Quote

7) I haven't observed an issue with startup voltage dips yet, but the thread mentions running at 1MHz instead of 8Mhz during startup to keep consumption low, and I think says it upclocks to 8Mhz afterwards. Is this something that can be controlled via software dynamically? I see there are "fuse settings" for clock rate but they seem like static settings... Are there code examples of how to do this?
I'll take a look at what I have, but I'd suggest reading up on the various fuse settings and check out the AVR fuse calculator: http://www.engbedded.com/fusecalc/ to learn what choices are available...

EDIT: You will also need to update the Moteino BOARDS.TXT file to include a new section for an 8MHz version (CPU Freq=8MHz, upload speed=57600, and new fuse settings).

Tom
« Last Edit: April 22, 2016, 08:32:46 AM by TomWS »

TomWS

  • Hero Member
  • *****
  • Posts: 1892
Re: coin cell powered R4
« Reply #2 on: April 22, 2016, 08:34:48 AM »
After trying to power my project from two 3v coin cells in series (need 3.5V min for my sensor)
What sensor are you using and how is it wired (switched power or not)?

Tom

davegravy

  • Jr. Member
  • **
  • Posts: 56
  • Country: ca
Re: coin cell powered R4
« Reply #3 on: April 22, 2016, 10:03:11 AM »
Thanks kindly for the insight, Tom!

Quote
EDIT: IMO 1min transmission cycles are too fast to get any useful life out of a coin cell.  The duty cycle is too high.  If I have periodic reporting with a coin cell, I'll use 10 minute intervals as a minimum.

Just to clarify I intend to provide regular updates on a 1hr interval. The 1min was in testing.  I'd like to have the user able to request an unscheduled update, have the node detect if there's insufficient battery voltage to service the request, and act accordingly. Maybe I misunderstood but that seems to be what you accomplished (or maybe it was Joe).

Quote
The R4 design is usable with coin cell IFF you remove the MCP1703 voltage regulator, reprogram the fuses to work with internal 8MHz RC clock, and remove or replace the flash memory with a lower power flash chip.  Also, only Joe Lucid seems to be able to reliably run an RFM69HW on a coin cell.  The rest of us mortals use RFM69W devices.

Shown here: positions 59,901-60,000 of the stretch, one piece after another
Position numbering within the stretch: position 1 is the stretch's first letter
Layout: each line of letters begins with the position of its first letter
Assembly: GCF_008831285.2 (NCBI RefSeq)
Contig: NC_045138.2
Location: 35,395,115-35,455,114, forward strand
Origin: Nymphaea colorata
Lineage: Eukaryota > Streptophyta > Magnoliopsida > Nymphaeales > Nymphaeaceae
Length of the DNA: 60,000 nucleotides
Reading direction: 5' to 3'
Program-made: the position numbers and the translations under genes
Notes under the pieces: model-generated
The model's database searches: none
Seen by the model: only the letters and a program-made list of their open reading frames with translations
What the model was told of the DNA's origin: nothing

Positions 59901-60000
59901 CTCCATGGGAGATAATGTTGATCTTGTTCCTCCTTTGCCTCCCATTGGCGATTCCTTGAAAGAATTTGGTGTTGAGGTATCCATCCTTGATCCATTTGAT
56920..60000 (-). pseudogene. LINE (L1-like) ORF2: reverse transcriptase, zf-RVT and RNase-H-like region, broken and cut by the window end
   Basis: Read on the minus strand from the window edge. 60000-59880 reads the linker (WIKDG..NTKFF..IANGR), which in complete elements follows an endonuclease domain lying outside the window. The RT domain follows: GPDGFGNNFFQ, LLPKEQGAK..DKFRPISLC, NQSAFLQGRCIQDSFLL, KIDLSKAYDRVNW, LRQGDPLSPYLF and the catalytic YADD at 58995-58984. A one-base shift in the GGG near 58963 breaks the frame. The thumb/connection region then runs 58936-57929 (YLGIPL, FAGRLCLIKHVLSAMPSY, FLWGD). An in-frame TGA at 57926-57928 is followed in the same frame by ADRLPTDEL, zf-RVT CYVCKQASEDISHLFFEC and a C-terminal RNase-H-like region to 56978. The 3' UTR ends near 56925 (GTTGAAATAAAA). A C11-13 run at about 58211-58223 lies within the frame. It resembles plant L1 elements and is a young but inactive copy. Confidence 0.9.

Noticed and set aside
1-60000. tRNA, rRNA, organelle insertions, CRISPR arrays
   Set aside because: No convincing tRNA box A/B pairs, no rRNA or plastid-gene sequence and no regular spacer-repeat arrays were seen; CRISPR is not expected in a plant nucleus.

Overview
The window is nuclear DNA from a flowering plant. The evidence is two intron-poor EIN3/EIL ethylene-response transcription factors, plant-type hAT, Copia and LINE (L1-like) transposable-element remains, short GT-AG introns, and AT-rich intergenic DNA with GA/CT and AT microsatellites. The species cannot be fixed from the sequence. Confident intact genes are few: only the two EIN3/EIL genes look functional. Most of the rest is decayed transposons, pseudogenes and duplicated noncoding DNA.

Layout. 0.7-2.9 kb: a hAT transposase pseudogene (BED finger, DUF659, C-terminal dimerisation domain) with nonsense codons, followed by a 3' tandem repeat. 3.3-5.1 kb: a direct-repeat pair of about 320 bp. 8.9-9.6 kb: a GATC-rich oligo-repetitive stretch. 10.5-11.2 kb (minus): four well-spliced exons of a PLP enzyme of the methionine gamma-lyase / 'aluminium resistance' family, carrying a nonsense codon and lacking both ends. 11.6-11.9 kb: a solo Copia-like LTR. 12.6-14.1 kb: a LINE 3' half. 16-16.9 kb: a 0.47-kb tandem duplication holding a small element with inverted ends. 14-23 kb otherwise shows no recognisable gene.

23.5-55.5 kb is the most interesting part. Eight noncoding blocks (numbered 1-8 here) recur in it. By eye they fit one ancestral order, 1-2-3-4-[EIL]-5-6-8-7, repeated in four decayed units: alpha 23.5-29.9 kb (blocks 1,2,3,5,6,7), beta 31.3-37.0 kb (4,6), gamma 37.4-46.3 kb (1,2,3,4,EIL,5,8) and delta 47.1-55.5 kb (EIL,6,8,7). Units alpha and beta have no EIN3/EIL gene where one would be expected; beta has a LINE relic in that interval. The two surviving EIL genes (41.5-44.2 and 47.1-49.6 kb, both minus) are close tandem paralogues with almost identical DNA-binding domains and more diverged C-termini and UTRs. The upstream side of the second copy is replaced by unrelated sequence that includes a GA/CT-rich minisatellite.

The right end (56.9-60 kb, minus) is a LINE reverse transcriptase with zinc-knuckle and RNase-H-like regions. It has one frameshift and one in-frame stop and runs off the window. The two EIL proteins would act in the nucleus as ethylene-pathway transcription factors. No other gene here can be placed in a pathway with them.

Is it insufficient to power the M4 directly via the 3.3V pin? Doesn't this effectively bypass the regulator? I'm currently sleeping the flash -  I understood there's not a lot to be gained by completely removing it, but it sounds like that may not be true.
 
Quote
I believe the BOD discussion is outdated.  Other techniques are now used to manage coin cell operations.  Further, BOD off requires a mod to the LowPower library if you're using Arduino IDE 1.6 or later (search this forum) for how.

Sorry, I'd understood that options were a) use large bulk caps or b) use BOD (1.8V) and monitor VCC health - using it as a condition for making transmissions. If there's a newer/better approach, i'm eager to learn about it. Are there some keywords or something you can give me to search with? Google's not being friendly to me on this one.

Quote
What sensor are you using and how is it wired (switched power or not)?
Vegetronix VH400 moisture sensor. +ive supply is wired direct to 6V battery rail, gnd supply goes to a digital pin 5 which switches power (same digital pin completes the circuit for a 1MOhm-1MOhm voltage divider used to monitor battery voltage). Sensor requires 400ms power before output stabilizes so I've been doing
Code: [Select]
LowPower.powerDown(SLEEP_XX, ADC_OFF, BOD_OFF)
for that time. It draws around 7mA.

I should note that with my existing power profile and 1hr updates, I calculated an average current of 23uA - that should mean my 190mAH battery lasts 8 months I think. To me that's close to acceptable and I mainly need to sort out resilience against the high battery ESR.

Thanks again Tom.

Dave

snorp

  • Jr. Member
  • **
  • Posts: 62
  • Country: us
Re: coin cell powered R4
« Reply #4 on: April 22, 2016, 10:32:17 AM »
<snip>
Further, BOD off requires a mod to the LowPower library if you're using Arduino IDE 1.6 or later (search this forum) for how.

This is fixed in github, so you if you use that no modification is necessary. Don't use the "library manager" thing in the IDE.

davegravy

  • Jr. Member
  • **
  • Posts: 56
  • Country: ca
Re: coin cell powered R4
« Reply #5 on: April 22, 2016, 01:44:35 PM »
I suppose I could bypass the regulator and power the moteino from the first 3V lithium and supply the VH400 from 6V stacked on top

Like this: http://goo.gl/udrF6v

The lower 3V battery will presumably drain faster than the upper, so it's not ideal, but the best I can think of without a 3V only supply and step-up converter (which I assume would have a significant power cost associated with it).

davegravy

  • Jr. Member
  • **
  • Posts: 56
  • Country: ca
Re: coin cell powered R4
« Reply #6 on: April 23, 2016, 12:42:01 AM »
In my reading it looks like a lot of people are getting false current readings due to measurement technique.

Using a mains-powered voltage supply, I'm measuring current draw of my moteino by putting a 10 ohm shunt resistor between the +IVE supply and the Vcc node, and measuring voltage across it with a scope (differential, and which accurately measures voltages below the uV range).

Is this a valid approach?

joelucid

  • Hero Member
  • *****
  • Posts: 869
Re: coin cell powered R4
« Reply #7 on: April 23, 2016, 06:04:56 AM »